The proof is buzzingly more apparent that neonicotinoids, pesticides similar to nicotine, are responsible for killing off the bees (and other insects as well). Summarizing some of the major research on the topic to date, Terrence McCoy of the Washington Post explains how major this issue really is. Quoting one of these researchers, McCoy writes:
The evidence is very clear,” Jean-Marc Bonmatin, of France’s National Center for Scientific Research, told the Guardian. “We are witnessing a threat to the productivity of our natural and farmed environment equivalent to that posed by organophosphates or DDT. From protecting food production, the use of neonicotinoid insecticides is threatening the very infrastructure which enables it.”
While it is certainly sad to see any part of our ecosystem struggle, it may be difficult to fully grasp that by definition, a disruption in the ecosystem inevitably affects everything in that system, including us. Using the example of colony collapse to illustrate this point at a large scale, Mark Winston wrote an important Op-Ed this week in The New York Times explaining that all of the seemingly little things with a negative effect on our world can coalesce into gigantic problems. Winston writes:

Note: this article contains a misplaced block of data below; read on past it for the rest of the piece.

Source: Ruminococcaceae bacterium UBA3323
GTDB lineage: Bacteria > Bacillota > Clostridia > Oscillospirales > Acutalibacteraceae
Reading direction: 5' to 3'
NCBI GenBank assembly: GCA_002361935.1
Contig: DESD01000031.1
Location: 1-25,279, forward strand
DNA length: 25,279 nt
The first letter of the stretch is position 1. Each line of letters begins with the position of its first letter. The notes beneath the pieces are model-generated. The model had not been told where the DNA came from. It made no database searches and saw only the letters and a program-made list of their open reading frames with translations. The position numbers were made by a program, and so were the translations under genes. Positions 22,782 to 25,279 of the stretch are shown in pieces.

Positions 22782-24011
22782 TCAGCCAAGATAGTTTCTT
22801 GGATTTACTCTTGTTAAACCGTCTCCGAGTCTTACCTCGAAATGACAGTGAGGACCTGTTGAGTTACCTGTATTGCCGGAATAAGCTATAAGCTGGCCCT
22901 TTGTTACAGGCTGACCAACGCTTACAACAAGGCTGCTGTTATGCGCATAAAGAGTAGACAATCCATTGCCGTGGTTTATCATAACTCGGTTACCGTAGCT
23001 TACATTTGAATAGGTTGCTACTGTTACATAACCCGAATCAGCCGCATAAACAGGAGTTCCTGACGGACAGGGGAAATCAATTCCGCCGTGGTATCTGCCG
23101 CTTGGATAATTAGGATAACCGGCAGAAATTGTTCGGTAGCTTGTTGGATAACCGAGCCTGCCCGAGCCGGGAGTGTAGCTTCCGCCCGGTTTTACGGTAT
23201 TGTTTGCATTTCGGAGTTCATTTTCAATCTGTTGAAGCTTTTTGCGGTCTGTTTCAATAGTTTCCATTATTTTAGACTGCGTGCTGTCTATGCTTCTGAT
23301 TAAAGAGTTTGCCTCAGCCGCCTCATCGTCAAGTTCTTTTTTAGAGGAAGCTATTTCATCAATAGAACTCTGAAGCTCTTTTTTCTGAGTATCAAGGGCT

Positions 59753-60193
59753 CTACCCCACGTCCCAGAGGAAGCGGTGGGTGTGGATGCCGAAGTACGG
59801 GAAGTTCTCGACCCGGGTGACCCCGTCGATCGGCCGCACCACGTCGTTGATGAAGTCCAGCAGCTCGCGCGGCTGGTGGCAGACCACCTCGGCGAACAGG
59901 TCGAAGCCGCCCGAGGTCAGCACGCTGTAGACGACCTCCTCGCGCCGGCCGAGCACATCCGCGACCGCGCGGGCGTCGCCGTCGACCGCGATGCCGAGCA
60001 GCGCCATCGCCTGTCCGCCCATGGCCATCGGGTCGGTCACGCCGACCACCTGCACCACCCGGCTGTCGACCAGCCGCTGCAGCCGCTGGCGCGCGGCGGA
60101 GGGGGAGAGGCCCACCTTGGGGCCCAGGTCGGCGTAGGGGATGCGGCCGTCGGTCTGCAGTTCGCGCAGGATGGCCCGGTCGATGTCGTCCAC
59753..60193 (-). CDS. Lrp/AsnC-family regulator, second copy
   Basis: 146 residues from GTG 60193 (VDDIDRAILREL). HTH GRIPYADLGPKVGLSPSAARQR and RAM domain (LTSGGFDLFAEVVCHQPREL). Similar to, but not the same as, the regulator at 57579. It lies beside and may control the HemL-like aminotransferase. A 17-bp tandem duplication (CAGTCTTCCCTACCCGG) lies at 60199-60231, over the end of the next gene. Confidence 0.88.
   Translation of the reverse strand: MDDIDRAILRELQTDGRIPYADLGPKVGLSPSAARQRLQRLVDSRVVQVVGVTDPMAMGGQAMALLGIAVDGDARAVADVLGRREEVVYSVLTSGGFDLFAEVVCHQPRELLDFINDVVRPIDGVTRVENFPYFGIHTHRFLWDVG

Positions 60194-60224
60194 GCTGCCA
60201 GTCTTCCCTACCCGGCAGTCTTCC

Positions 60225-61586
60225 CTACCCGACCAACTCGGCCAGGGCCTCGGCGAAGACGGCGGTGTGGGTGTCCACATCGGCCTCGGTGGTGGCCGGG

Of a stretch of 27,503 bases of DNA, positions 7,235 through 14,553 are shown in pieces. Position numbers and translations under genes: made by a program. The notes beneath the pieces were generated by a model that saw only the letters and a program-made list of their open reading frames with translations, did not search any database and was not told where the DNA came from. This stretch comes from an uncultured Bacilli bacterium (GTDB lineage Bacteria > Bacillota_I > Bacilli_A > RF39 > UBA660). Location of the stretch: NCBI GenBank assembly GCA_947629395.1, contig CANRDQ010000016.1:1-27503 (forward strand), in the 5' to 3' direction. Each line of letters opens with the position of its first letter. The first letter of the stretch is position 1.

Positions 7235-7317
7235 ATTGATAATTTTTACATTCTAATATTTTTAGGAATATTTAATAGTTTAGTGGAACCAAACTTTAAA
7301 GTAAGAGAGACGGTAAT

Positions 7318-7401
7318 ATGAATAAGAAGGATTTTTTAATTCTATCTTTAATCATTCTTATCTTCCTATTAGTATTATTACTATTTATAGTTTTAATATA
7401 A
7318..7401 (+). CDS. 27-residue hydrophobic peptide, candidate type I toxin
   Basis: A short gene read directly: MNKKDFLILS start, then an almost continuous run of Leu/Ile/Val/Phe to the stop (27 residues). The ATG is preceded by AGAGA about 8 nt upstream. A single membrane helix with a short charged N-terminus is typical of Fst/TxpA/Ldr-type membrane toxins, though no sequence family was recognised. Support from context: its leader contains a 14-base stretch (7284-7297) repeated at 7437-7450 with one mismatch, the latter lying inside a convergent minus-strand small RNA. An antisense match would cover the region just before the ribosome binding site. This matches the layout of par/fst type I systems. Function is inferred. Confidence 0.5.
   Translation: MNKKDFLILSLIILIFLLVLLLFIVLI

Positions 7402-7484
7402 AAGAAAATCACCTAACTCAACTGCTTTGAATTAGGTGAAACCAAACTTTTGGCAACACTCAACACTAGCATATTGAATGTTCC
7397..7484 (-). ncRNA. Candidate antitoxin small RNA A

The real issue, though, is not the volume of problems, but the interactions among them. Here we find a core lesson from the bees that we ignore at our peril: the concept of synergy, where one plus one equals three, or four, or more. A typical honeybee colony contains residue from more than 120 pesticides. Alone, each represents a benign dose. But together they form a toxic soup of chemicals whose interplay can substantially reduce the effectiveness of bees’ immune systems, making them more susceptible to diseases.”
Winston also muses on how our goals should go well beyond that.
There is a lesson in the decline of bees about how to respond to the most fundamental challenges facing contemporary human societies. We can best meet our own needs if we maintain a balance with nature — a balance that is as important to our health and prosperity as it is to the bees."
PHOTO: Theophilus Photography, Creative Commons